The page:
Updated: Sep 17, 2021
Discover our strategy to consistent, productive days on the water while fishing for largemouth and smallmouth bass in Pennsylvania.
Winter to Spring Bass Fishing Transition
The transition from winter bass fishing patterns to the spring prespawn in Pennsylvania reservoir lakes has been a topic that has confused anglers for years. During the winter months in Pennsylvania, most reservoir bass spend their lives in the middle of creek channels, either close to the bottom or following bait around the lake. Bass are cold blooded animals so the water temperature naturally plays a role in dictating the activity level of the bass. As the water starts to warm up and spring rains push nutrients into the current, bass begin following the nutrient rich current into the main lake in search of shallower water to feed and spawn in. During this early spring transition to warmer feeding zones, bass can be caught using many different baits creating a challenging but rewarding day of bass fishing.
During winter and early spring, I use two simple approaches to locate bass: bank fishing and offshore fishing. I begin my days by fishing rocky, sun beaten banks before moving offshore to target schooling bass on the move. Below is an outline of my approach to consistent, productive days on the water fishing for largemouth and smallmouth bass in Pennsylvania lakes and reservoirs.
Ideal Bank Fishing Zones
The first step in winter and spring bass fishing is to observe your surroundings and identify your ideal fishing zones. There are only so many hours in a day, let alone when in a tournament or out with a client on a trip. Learning to identify areas with the highest chance of catching bass is key. Observing your surroundings takes no electronics and is a great way to familiarize yourself with where you’ll be fishing.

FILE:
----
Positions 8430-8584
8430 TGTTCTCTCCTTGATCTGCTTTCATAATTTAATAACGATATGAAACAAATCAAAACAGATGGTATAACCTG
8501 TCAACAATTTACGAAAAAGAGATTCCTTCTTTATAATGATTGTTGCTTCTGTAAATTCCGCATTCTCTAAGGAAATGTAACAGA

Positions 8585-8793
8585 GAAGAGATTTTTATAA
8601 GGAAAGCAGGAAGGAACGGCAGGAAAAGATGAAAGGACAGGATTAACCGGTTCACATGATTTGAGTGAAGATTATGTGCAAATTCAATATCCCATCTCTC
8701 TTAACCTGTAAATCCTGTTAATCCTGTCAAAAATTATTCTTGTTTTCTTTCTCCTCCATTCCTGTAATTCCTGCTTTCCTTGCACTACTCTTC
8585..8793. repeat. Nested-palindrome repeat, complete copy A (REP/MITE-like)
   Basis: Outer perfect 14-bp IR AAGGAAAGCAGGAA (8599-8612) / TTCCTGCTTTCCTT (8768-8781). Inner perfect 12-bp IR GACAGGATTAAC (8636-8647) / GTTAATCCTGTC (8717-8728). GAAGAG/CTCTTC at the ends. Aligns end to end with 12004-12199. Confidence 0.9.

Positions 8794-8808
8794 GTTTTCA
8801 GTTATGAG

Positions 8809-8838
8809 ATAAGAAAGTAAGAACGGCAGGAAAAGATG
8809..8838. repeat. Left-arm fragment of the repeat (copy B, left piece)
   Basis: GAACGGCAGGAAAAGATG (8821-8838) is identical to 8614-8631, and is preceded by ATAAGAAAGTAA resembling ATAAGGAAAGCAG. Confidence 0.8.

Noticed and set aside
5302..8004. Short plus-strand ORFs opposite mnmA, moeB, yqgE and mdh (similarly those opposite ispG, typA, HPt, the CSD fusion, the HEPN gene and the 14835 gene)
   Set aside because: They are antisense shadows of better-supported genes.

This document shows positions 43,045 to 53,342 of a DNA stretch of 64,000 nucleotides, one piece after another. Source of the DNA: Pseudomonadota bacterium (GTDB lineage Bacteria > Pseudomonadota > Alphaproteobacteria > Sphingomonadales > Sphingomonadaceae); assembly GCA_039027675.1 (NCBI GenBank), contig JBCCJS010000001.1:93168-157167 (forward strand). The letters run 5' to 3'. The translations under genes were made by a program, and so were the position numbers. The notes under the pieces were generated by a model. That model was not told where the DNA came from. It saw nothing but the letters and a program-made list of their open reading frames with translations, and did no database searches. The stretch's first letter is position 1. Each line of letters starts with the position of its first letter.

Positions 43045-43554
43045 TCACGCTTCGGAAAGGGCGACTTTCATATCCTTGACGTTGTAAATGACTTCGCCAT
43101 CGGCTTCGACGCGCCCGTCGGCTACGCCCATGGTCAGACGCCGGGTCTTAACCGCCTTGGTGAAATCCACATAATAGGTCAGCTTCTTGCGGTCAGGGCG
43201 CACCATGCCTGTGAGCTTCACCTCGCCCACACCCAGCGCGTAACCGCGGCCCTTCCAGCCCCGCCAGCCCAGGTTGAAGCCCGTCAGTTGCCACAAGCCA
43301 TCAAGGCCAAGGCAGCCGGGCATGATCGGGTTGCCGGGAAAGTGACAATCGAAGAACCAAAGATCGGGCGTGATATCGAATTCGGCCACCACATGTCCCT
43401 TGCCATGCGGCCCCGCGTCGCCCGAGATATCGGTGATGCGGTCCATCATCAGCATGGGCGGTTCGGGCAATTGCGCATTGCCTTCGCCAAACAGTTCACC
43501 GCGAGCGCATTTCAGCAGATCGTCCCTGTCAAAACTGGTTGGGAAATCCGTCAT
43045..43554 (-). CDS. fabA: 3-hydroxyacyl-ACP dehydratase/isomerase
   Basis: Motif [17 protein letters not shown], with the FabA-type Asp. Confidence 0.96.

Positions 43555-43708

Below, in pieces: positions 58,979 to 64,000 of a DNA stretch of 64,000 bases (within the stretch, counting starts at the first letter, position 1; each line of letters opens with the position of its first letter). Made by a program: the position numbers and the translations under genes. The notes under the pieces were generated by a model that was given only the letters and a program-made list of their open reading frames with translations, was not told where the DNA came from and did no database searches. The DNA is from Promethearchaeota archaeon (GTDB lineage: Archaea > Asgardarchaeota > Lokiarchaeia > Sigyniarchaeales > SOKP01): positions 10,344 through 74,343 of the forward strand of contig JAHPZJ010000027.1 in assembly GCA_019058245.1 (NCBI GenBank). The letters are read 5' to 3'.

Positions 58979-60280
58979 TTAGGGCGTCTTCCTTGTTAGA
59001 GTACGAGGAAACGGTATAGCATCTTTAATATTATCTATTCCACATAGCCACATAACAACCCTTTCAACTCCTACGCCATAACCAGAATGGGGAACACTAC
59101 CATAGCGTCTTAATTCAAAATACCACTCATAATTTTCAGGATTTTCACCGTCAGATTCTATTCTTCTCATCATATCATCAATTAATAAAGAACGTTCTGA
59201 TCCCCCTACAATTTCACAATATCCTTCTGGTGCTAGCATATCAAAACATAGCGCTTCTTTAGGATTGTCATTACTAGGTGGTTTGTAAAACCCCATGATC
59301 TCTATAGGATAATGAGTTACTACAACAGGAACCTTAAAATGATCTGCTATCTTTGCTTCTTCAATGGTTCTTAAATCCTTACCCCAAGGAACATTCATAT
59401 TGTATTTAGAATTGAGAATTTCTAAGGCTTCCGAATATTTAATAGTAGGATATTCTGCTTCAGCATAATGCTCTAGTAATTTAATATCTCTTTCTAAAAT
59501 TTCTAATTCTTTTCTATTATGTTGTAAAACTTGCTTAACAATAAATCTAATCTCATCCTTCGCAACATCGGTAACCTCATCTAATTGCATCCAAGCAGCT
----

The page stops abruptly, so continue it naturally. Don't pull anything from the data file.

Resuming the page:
During the winter and early spring, my first focus of the day is on fishing broken, chunky, rocky banks onshore. I look for banks near a deeper water drop off like the image shown. I want the bank to be facing the sun, collecting warmth throughout the day. Rocky banks are good fishing areas but rocky banks with wood cover create an even better bass fishing environment. Look for bluffs, points stretching out into the main lake and areas where there’s a lot of exposed wood, or even trees in the water itself.
Bass are creatures of habit and their surroundings dictate their behavior. During the transitioning from winter to the spring prespawn, bass are going to be coming up in the water column throughout the day into these warmer feeding areas. When bass move up into that higher water column, that’s where you’ll find an actually catchable fish versus down deeper where your electronics will really help you.
My suggestion: Go explore, look for the features described above and go fish it. Then, do it again until you achieve your desired result. Like many things in life, practice makes perfect. I apply these same fishing strategies to both my personal fishing, tournaments and trips with clients.
Bank Fishing Baits